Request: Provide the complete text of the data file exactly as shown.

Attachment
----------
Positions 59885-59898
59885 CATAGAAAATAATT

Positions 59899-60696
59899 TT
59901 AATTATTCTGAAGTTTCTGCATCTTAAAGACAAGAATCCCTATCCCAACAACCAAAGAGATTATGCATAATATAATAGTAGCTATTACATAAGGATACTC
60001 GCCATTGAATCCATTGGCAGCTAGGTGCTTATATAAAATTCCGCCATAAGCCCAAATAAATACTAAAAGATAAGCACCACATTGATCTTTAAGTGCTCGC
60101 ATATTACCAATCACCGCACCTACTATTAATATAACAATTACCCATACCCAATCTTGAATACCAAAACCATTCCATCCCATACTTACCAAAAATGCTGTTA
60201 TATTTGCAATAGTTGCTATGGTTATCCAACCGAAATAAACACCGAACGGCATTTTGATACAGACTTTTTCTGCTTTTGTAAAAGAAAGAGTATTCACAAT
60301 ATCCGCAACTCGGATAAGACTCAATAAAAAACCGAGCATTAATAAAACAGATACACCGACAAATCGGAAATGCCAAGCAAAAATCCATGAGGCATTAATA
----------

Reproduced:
Positions 59885-59898
59885 CATAGAAAATAATT

Positions 59899-60696
59899 TT
59901 AATTATTCTGAAGTTTCTGCATCTTAAAGACAAGAATCCCTATCCCAACAACCAAAGAGATTATGCATAATATAATAGTAGCTATTACATAAGGATACTC
60001 GCCATTGAATCCATTGGCAGCTAGGTGCTTATATAAAATTCCGCCATAAGCCCAAATAAATACTAAAAGATAAGCACCACATTGATCTTTAAGTGCTCGC
60101 ATATTACCAATCACCGCACCTACTATTAATATAACAATTACCCATACCCAATCTTGAATACCAAAACCATTCCATCCCATACTTACCAAAAATGCTGTTA
60201 TATTTGCAATAGTTGCTATGGTTATCCAACCGAAATAAACACCGAACGGCATTTTGATACAGACTTTTTCTGCTTTTGTAAAAGAAAGAGTATTCACAAT
60301 ATCCGCAACTCGGATAAGACTCAATAAAAAACCGAGCATTAATAAAACAGATACACCGACAAATCGGAAATGCCAAGCAAAAATCCATGAGGCATTAATA